If you know of an individual who lived in, walked through, or breathed near western Arkansas and the Indian Territory, you should look at the criminal case files for the U.S. District Court for the Western District of Arkansas, Fort Smith Division. This was the Wild West of murder and mayhem - especially involving liquor, “Hanging” Judge Isaac Parker, and lawmen like Deputy Marshal Bass Reeves.
Fort Smith's criminal case files are not typical court records. The court's original filing system was unique and makes the records difficult to search. Records were also moved or burned and intermingled with other court records. In 1863, fire destroyed files from the original court seat in Van Buren, Arkansas. In 1871, all court sessions were transferred to Fort Smith.
These records cover all types of cases from the large territory served by the court. The Federal court of the Western District of Arkansas was unusual because its jurisdiction extended outside the state and into Indian Territory, except for crimes committed among Indians. Most of the cases that came before the court involved criminal offenses, and the court’s decision was final. Until 1889, a defendant found guilty in the Western District Court could not appeal to any other court. Only the President of the United States could commute the sentence or pardon the defendant of the crime.
Start by searching the Fort Smith Criminal Case Files Index to see if the individual(s) came before the court. Search by full name (e.g. Belle Starr). There are two ways to access this index:
- Search the National Archives online catalog for "Defendant Jacket Files for the U.S. District Court Western Division of Arkansas, Fort Smith Division, compiled 1866-1900"
- Go to Ancestry at www.ancestry.com and under the Search tab, select Card Catalog. Look for the title "Fort Smith, Arkansas, Criminal Case Files Index, 1866-1900." (The Index on Ancestry does not always sync with the National Archives' online catalog and may not be up to date.)
Please note: Ancestry.com is a subscription-based service, but is free when used from any computer at the National Archives.
Be sure to note the exact spelling of the individual's name, plus any additional details you will need such as the jacket number, crime, and any other name listed (alias or another person charged with your individual). This additional information can help you match the index entry with the case file and other records to tell a more detailed story of the crime and charges.
Once you have located the individual’s name in the index, you will be able to search the criminal case files that have been digitized and made available on Ancestry. Under the Search tab, select the Card Catalog and look for the title "Fort Smith, Arkansas, Criminal Case Files, 1866-1900." Select "view original image" to be taken to the case file folder. Start browsing the folder's contents at the beginning of the file. If a manila folder image appears, this means you are at the beginning of the case file.
Be sure to note the jacket number assigned to the case file as this number may correspond to other Fort Smith databases included in this research guide.
If you are unable to find the case file for an individual on Ancestry, but the individual is included in the Fort Smith Criminal Case Files Index, please email us at firstname.lastname@example.org.
Criminal case files, which are also referred to as jackets, contain court documents that resulted from someone being charged with a violation of a criminal law. Criminal records generally do not contain biographical information, such as age, birth dates, addresses, or information about spouses, parents, or children. Records within each case vary as to content. If a defendant was not located by authorities, the file may contain only a few pages.
Fort Smith criminal case files include criminal writs against such famous outlaws such as Belle, Sam, Tom, and Henry Starr (jacket 170); Wyatt Earp (jacket 59); Grat and Emmitt Dalton (jacket 55); Rufus Buck (jacket 500); Edgar Watson (jacket 197); Blue Duck (jacket 26); and Crawford "Cherokee Bill" Goldsby (jacket 500). Some content may be unsuitable for younger audiences as it reflects the wide range of criminal charges associated with violence in the American Wild West.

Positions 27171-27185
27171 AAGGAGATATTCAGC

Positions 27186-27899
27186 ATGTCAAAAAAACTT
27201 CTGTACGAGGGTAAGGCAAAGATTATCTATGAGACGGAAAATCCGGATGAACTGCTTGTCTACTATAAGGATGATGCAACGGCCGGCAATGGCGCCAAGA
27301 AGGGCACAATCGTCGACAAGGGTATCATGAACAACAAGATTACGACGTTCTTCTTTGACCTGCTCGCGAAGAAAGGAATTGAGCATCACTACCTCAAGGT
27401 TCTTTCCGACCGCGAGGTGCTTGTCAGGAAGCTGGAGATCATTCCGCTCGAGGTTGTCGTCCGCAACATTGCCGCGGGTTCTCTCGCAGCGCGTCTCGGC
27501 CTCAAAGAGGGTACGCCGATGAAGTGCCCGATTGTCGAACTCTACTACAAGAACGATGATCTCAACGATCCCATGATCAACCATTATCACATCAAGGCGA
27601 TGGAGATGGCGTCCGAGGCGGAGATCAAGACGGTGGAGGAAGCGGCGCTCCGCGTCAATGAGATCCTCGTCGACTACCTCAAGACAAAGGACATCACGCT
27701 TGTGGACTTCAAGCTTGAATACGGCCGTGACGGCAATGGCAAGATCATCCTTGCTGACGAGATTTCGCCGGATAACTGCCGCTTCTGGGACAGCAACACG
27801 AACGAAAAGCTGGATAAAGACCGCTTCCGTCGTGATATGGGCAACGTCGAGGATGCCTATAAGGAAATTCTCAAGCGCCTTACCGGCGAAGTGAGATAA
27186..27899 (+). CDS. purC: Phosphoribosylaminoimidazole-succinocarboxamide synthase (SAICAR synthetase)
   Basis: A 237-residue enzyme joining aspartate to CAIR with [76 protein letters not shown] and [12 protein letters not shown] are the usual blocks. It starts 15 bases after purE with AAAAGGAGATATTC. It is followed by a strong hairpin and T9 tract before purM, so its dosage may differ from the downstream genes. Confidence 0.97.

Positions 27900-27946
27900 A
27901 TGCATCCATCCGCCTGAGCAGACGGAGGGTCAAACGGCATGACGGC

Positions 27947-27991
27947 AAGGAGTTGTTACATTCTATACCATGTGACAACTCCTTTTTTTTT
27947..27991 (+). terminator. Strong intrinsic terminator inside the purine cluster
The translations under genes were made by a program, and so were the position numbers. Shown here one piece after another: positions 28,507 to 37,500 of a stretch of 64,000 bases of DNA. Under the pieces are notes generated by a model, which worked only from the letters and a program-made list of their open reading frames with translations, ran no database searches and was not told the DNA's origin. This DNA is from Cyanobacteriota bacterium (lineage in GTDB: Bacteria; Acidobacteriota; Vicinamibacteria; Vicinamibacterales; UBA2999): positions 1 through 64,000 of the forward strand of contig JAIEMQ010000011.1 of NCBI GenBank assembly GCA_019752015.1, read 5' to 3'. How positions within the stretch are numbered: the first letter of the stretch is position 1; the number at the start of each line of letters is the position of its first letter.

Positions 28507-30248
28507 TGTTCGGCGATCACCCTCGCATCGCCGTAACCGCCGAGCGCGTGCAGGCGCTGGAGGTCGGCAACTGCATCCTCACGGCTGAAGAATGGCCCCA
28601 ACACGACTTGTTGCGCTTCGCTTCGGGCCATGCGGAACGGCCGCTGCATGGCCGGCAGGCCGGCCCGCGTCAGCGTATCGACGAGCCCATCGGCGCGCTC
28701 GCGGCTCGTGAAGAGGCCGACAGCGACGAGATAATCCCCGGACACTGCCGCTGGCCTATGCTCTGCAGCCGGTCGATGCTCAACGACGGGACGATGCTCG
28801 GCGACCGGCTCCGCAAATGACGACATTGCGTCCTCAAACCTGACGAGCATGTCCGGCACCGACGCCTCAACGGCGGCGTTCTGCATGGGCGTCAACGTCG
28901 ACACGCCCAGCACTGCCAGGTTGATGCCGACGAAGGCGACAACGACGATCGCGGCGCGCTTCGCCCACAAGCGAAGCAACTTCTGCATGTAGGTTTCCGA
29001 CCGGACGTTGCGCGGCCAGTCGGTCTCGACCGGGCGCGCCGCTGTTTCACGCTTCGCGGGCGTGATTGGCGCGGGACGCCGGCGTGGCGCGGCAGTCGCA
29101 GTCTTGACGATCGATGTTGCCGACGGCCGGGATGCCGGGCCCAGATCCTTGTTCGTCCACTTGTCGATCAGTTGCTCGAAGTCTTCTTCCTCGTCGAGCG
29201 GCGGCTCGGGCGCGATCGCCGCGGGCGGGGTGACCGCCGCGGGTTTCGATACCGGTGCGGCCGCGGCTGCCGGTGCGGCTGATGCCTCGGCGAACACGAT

Why do we call them jackets? Under Judge Isaac Parker, the writs and papers of Fort Smith District and Circuit Court criminal proceedings were filed alphabetically in numbered "pigeonholes" in a cabinet. When no space remained in the numbered pigeonholes, an additional system of lettered pigeonholes was started in a separate location. Later, the papers in each pigeonhole were transferred to the "jackets" that were, then, either numbered or lettered. Each jacket contains the folders or case files that span years for multiple defendants whose last names begin with the same letter of the alphabet.
Presidential Pardons and Commutations also are located in the individual's jacket. Until 1889, a defendant found guilty in the Western District Court could not appeal to any other court. Only the President of the United States could commute the sentence or pardon the defendant of the crime. Those with Presidential signatures are available in the National Archives' online catalog. Type in the keyword "pardon" or "commutation" in search box to browse the images online. NOTE: Both "commutation" and "pardon" are forms of clemency, a presidential power. The difference is whether or not the conviction stands. A person who had his or her sentence commuted received a lesser punishment, often life in prison instead of the death penalty. A person who was pardoned received forgiveness of the crime and was no longer incarcerated. For records from 1889-1899, when criminals could appeal to the U.S. Supreme Court, go to Step 6.
Description of Federal Crimes- a list of the most common crimes and abbreviates used in court documents.
Court Records Glossary - a list of definitions of legal terms and types of documents found in the case files.
The Criminal Case Procedure in Judge Parker's Court - an outline of the steps that a criminal case would follow in Judge Parker's court via the Fort Smith National Historic Site.
For other types of court records that may contain relevant information, please see Step 3.
Many criminal case files do not include the victim by name. For those victims that are named in the case files, please use the Fort Smith Victim Index by clicking on the first letter of the Victim's surname.
The index is arranged alphabetically by the victim’s last name and includes the name of the defendant, the charge, the year of the crime, and the jacket number. To find more information about the defendant, please see Step 1.
The Federal Court for the Western District of Arkansas enforced U.S. law over the Indian Territory from 1851 until 1896. The Fort Smith National Historic Site has a database of deputy marshals and other federal court employees. Most of the men (and a few women) were sworn in as Deputy U.S. Marshals. Others served as sheriffs, jailers, court clerks, bailiffs, guards, posse, jail physicians, U.S. Commissioners, and U.S. Marshals.